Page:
Innate immune activation and depressive and anxious symptoms across the peripartum: An exploratory study

Lauren M. Osborne, Gayane Yenokyan, Kezhen Fei, Thomas Kraus, Thomas Moran, Catherine Monk, Rhoda Sperling

Research output: Contribution to journalArticlepeer-review

53 Scopus citations


Background: There are complex associations between immune function and mental illness, yet studies in the perinatal period focus primarily on individual inflammatory markers and depressive symptoms only, cross-sectionally. We sought to examine associations between both depressive and anxious symptoms and immune activation longitudinally across the peripartum. Methods: We measured mood (Beck Depression Inventory, BDI-1 A) and anxiety (State-Trait Anxiety Inventory, STATE) and levels of 23 cytokines at 5 points in pregnancy and postpartum in 51 women. Within subject cytokine trajectories over time by depressive and anxious symptom grouping were assessed using linear mixed effects models with random intercept and slope. We also undertook an exploratory cluster analysis based on third trimester cytokine values. Results: Based on categorical BDI scores, IL-6 (p < 0.001), IL-15 (p = 0.047), GCSF (p = 0.003), and CCL3 (p <.001) were significantly different across time, with IL-6 (p < 0.001), IL-15 (p = 0.003), and CCL3 (p < 0.001) higher at the third trimester visit in more depressed subjects. Based on categorical STATE scores, GM-CSF significantly decreased across pregnancy for the less anxious group (p = 0.016), but not for the more anxious, and CCL3 (p = 0.017), CXCL8 (p = 0.011), and IL-6 (p < 0.001) were higher at the third trimester visit for more anxious subjects. In exploratory cluster analysis based on cytokine level, there were no differences in mood or anxiety scores, but significant differences by race/ethnicity and overweight/obesity status. Women with higher pro-inflammatory cytokine values are more likely to be Hispanics (69.2% vs. 21.4%, p = 0.015), but less likely to be African American (23.1% vs. 60.7%, p = 0.015) or overweight/obese (25% vs. 69.2%, p = 0.016) compared to women with lower pro-inflammatory cytokine values. Conclusion: We identified a pro-inflammatory burst at the third trimester, indicative of innate immune activation, in women with higher levels of both depressive and anxious symptoms, as well as differences in pro-inflammatory changes across time. We also found significant differences in cytokine levels by race, ethnicity, and overweight/obesity status. These results point the way toward future longitudinal work that considers race/ethnicity, timing, and weight status, and evaluates perinatal mood and anxiety disorders in the context of changing immune functioning across the peripartum.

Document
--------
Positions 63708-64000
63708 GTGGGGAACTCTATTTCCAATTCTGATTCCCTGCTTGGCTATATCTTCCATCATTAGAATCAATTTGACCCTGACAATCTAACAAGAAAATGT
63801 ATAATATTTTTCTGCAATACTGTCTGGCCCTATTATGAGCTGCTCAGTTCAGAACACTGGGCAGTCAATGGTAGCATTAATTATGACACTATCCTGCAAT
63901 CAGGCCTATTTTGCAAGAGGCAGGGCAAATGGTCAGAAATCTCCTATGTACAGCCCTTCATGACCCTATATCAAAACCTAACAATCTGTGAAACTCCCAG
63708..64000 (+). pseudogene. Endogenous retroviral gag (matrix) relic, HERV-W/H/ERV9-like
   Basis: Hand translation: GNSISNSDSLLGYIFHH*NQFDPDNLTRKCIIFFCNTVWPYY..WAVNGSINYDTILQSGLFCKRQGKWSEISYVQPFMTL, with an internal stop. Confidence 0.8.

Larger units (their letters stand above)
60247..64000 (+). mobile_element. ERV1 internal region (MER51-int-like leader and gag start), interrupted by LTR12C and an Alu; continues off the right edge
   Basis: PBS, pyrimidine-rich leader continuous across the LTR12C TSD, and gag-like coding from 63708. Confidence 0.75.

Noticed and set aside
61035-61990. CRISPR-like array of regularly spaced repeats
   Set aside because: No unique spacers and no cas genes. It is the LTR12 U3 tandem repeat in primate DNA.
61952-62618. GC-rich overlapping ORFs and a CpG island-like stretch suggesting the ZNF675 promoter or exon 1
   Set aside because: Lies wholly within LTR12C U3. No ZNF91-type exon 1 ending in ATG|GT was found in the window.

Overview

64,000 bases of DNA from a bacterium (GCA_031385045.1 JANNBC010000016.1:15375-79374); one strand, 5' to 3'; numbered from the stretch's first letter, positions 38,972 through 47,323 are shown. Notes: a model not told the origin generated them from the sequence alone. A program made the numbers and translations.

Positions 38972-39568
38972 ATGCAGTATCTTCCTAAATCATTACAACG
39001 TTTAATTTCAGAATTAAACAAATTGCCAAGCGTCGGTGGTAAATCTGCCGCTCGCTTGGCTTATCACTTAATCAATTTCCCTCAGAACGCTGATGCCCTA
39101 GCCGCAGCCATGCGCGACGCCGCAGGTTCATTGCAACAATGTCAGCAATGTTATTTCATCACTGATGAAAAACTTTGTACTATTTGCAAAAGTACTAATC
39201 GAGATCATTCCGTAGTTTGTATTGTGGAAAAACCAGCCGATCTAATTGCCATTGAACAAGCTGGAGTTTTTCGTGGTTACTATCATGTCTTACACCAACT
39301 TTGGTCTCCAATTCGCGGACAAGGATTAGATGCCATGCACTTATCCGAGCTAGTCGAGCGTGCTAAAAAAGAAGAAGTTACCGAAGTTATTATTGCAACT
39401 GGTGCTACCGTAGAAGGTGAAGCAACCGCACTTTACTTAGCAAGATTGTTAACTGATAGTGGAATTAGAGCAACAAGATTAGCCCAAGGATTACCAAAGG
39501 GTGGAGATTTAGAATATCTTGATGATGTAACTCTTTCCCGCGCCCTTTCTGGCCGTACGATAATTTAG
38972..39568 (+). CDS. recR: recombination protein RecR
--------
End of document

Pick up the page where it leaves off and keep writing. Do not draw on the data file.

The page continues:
Original languageEnglish
Pages (from-to)80-86
Number of pages7
StatePublished - Jan 2019


  • Anxiety
  • Cytokine
  • Depression
  • Immunity
  • Inflammation
  • Pregnancy


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